Yoghurt Production (Practical Action Brief)
 YOGHURT PRODUCTION
Yoghurt is produced by the controlled fermentation of milk by two species of bacteria (Lactobacillus sp. and Streptococcus sp.). The sugar in milk (called lactose) is fermented to acid (lactic acid) and it is this that causes the characteristic curd to form. The acid also restricts the growth of food poisoning bacteria and some spoilage bacteria. So, whereas milk is a potential source of food poisoning and only has a shelf life of a few days, yoghurt is safer and can be kept for up to ten days, under proper storage conditions.
Yoghurt can be easily produced at the small-scale. The procedure is as follows:
• Collect the milk in carefully cleaned, covered vessels.
• Pasteurise the milk at 80-85°C for 15-20 minutes. This is especially important if tuberculosis bacteria are thought to infect animals locally.
• Cool the milk to 40-45°C as quickly as possible and add a starter culture of the yoghurt bacteria. Keep the milk at this temperature for 3-4 hours while the fermentation takes place. If possible, then cool the yoghurt in a refrigerator until it is eaten or sold.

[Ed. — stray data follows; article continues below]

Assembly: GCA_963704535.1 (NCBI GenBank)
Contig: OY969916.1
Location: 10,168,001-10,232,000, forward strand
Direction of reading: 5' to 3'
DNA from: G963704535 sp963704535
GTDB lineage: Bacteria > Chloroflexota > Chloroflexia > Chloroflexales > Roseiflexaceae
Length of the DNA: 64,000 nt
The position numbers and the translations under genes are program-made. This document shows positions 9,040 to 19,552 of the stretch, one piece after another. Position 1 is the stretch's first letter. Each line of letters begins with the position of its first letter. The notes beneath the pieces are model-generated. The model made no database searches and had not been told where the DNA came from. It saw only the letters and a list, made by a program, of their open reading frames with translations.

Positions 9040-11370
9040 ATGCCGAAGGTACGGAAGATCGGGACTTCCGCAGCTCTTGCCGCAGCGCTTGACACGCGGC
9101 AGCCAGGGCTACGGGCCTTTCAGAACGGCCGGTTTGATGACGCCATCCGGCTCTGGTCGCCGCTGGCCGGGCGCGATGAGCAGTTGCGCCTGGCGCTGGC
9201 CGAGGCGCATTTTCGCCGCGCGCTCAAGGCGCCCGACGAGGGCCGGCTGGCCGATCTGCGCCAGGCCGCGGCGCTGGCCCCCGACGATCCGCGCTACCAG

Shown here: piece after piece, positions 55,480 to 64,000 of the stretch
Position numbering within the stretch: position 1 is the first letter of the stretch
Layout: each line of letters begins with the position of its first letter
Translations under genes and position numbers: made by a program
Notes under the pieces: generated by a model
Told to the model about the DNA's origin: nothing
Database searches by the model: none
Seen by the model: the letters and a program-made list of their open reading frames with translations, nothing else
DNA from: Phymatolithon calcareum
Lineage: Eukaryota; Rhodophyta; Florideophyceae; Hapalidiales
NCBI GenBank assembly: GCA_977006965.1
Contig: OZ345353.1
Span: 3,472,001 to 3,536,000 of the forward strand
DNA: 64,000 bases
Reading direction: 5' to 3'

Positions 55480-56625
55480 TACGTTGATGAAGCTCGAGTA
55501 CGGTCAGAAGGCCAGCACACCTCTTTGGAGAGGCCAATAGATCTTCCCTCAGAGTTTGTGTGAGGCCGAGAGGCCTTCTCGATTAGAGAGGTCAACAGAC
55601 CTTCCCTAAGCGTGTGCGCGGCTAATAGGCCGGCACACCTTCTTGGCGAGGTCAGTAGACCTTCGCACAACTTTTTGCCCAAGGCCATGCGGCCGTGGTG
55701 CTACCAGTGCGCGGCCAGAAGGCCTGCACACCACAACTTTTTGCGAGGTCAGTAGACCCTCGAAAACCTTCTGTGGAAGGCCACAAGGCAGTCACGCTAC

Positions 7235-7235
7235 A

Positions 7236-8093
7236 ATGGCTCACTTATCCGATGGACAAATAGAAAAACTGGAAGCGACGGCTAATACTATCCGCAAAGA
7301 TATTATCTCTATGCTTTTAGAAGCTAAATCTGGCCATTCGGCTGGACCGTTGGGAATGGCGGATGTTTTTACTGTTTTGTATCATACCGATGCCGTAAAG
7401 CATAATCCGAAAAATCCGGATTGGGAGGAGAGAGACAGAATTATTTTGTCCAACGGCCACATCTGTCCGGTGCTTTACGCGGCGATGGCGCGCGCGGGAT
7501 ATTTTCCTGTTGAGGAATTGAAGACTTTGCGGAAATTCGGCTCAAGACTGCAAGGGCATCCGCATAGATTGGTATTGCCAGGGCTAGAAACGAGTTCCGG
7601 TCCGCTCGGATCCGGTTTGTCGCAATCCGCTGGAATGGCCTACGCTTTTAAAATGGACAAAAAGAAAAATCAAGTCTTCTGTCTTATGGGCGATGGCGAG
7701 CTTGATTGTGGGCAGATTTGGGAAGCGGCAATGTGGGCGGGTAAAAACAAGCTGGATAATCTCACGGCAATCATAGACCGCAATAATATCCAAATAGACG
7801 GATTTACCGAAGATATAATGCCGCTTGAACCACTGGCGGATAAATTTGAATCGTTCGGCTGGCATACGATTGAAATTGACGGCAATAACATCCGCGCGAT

There are three potential problems in yoghurt making:
Spoilage by bacteria or moulds
This is due to unclean equipment, contaminated milk or poor hygiene of the production staff. Ensure that all equipment is thoroughly scrubbed, sterilised with diluted bleach (two tablespoons of bleach per gallon of water) and thoroughly rinsed in clean water before production starts. Pasteurisation should ensure that fresh milk is not contaminated, but do not use old milk. Make sure operators wash their hands before starting work and do not allow anyone with stomach complaints, coughs or skin infections (eg boils) to work with the milk.
Maintenance of correct incubation temperature
A commercial yoghurt maker of kitchen size may be purchased, but these tend to be rather expensive for what they are. You could easily get something made locally from a shallow water bath with a small electrical element, keeping the water warm and the whole thing controlled by a simple variable temperature thermostat. An alternative way would be to fill the yoghurt mix at 40-45°C into a large commercial thermos flask. Finally, you can use a block of 4” polystyrene into which indentations are made of such a size that small cream containers fit comfortably. The warm yoghurt mixture is thus filled into the containers inside the block of polystyrene, and a polystyrene lid placed on top. The insulating effect of the block will then prevent the loss of heat sufficiently to maintain the temperature of the product at the required 40-45°C. A similar idea consists of a hollow polystyrene box approximately 0.75m3 fitted with a 40W electric light bulb. The heat from the bulb maintains the temperature within the required range.